Diary Page 9
18th - 20th Dec
When I arrived in Moscow there was a taxi waiting to take me to my hotel, once there, due to no sleep the previous night I was ready for a rest, but my guide rang to arrange the tour of the City and so we agreed to meet at 11am. However, shortly after 11am she called to say that she was at the wrong hotel and as she had another booking later in the afternoon we re-arranged for 10am the following day. Not wanting to waste the day I found out how to get to the city by tube and headed into Moscow.
I had been in the city several hours and was finding my way around. The Kremlin and Red Square were high on the list just to get my bearings; the visits were reserved for the day after as I had arranged a tour of them with the guide. I was also keen to see Lenin's mausoleum having read a biography about him some time ago, where bizzarely his body has been mummified since his death 1924.
Whilst walking through Red Square a large, bulky, typically Russian looking man stopped me and asked me a question, after I had made my apologies telling him that I didn't speak Russian, he smiled and walked on. As he did so a large bundle of folded American dollars maybe 2 inches thick, fell from his pocket and landed just in front of me. I called out to him but not hearing me he walked on. As I reached to pick up the money a guy appeared from nowhere picked up the bundle and put it in his jacket pocket and told me to be quite. As I called out again to the man who had dropped the cash this second man he offered me half stay quite, but when I refused he grabbed me stopping me from passing him to get to the man. Shortly afterwards the large man returned accusing one or both of us of taking his money. The second guy again told me to be quite and say nothing. The second slimmer guy, to prove his innocence volunteered his wallet and showed the large guy the contents. Then turning to me and by now holding my arm, the owner of the money demanded to see my wallet, when I refused he started to call for the police. I may have only been in Russia for a few days but I knew the last thing I wanted to do was to get involved with the police, but there was no way I was getting my wallet out. Thoughts rushed through my mind, how could I get myself out of this; if I ran the big guy thinking me guilty, would chase me and the second would be away with money. Try explaining that one to the russian police and also that the two of us weren't friends. My mind continued to race, then somehow it dawned on me that it was just a scam. These two were partners and the minute my wallet appeared they would both have been off and maybe I would have taken a knock in the process. I shouted at them that they were friends and that it was just a scam, I got little reaction but more significantly no denial, then as I continued now with more conviction, the big guy still holding my arm for a split second looked unsure of what to do giving me chance to free my arm and walk off briskly. Without looking back I headed for the nearest crowd and then a busy shopping center. Several days later when reading a guide book it described a similar dollar scam but with just one person.......so it is obviously a common con trick. But it was a very close call.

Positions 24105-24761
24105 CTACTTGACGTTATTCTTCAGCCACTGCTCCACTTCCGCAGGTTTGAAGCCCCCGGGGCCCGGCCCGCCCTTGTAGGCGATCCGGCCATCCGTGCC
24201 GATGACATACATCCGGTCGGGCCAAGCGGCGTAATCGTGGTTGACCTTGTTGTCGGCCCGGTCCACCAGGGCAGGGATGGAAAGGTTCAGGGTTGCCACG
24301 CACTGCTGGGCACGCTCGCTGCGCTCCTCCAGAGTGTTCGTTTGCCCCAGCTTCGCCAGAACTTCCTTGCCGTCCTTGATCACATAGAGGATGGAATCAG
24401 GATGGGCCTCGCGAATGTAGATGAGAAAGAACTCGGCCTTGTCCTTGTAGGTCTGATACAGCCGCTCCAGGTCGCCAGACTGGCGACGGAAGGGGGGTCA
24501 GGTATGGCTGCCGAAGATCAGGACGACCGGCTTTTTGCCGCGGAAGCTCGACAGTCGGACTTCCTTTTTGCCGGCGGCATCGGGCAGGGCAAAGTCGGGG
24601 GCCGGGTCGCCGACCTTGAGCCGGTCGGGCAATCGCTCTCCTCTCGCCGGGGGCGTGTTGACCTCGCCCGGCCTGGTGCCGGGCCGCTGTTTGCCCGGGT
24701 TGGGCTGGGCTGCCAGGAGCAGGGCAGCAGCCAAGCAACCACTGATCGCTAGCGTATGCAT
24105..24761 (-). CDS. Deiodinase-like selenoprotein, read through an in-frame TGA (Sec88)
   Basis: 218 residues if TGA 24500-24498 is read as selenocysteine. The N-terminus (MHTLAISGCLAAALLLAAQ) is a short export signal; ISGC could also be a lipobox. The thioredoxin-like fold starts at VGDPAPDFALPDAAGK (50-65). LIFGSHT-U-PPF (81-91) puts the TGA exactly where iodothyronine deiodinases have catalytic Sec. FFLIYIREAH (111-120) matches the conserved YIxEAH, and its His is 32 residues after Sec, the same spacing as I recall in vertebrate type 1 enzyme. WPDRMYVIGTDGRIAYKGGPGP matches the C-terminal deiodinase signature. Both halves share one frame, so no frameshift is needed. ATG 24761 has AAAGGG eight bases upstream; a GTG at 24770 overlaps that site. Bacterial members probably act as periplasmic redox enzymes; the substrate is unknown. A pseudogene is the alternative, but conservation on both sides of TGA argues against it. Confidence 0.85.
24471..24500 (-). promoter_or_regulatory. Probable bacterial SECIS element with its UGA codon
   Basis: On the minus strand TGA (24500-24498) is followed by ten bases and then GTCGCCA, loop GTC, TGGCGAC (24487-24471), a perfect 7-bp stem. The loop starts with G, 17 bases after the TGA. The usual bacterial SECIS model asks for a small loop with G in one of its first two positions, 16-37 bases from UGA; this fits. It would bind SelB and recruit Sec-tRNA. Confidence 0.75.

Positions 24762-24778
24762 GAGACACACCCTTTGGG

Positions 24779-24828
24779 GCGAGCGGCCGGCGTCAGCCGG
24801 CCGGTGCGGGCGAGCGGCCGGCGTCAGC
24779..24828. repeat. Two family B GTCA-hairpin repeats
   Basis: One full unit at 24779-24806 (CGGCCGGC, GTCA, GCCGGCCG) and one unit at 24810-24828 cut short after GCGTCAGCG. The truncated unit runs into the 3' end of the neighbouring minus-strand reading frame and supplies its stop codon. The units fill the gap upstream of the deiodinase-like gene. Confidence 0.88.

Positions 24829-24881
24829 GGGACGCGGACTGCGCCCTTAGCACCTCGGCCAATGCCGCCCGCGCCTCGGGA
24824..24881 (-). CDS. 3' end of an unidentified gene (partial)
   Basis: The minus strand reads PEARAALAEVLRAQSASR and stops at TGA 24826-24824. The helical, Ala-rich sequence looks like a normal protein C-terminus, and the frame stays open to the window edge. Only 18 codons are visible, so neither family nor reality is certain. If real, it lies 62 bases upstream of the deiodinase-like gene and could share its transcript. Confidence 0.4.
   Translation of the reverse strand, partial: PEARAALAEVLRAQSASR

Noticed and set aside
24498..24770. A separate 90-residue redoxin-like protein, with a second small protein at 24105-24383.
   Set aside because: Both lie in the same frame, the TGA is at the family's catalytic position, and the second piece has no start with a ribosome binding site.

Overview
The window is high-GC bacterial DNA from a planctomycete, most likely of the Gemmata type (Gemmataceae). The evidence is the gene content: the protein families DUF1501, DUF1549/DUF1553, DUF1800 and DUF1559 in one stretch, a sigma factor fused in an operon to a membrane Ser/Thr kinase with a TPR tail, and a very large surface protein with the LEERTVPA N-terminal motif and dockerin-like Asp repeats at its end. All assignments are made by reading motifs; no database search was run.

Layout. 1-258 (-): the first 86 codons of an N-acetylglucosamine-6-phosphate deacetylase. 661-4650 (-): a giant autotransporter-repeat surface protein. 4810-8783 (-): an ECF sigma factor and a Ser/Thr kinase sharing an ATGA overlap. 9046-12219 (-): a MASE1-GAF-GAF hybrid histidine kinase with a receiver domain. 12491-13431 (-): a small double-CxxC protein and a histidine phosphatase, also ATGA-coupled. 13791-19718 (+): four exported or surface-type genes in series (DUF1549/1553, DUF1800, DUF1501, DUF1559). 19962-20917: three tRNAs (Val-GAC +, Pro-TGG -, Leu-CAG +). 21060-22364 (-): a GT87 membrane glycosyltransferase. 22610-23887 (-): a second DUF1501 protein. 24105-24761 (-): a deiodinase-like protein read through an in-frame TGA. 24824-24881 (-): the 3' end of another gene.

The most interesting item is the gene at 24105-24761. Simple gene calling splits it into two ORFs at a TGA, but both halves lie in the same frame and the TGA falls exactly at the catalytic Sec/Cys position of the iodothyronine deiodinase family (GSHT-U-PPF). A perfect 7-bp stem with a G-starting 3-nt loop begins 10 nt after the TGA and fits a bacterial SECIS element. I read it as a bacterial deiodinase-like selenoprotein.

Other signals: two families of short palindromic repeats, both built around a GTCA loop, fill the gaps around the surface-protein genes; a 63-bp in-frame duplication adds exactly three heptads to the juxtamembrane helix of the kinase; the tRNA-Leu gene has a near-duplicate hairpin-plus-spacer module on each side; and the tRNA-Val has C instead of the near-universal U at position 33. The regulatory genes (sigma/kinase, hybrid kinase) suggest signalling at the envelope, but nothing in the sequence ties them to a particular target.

I paced through Moscow, reflecting on the incident. It was very polished, it happened so fast, giving me no time to think, psychologically they placed me between the two of them. It was only at the last minute that I realised what was going on, and even now because it was so quick I can't be sure at what point I knew. Maybe only when there was a slight hesitation after accusing them was I sure. So I counted my blessings that it dawned on me in time and that I got away unscathed. I need to keep on my guard; this is a good reminder. This event was to become relevant again within the week.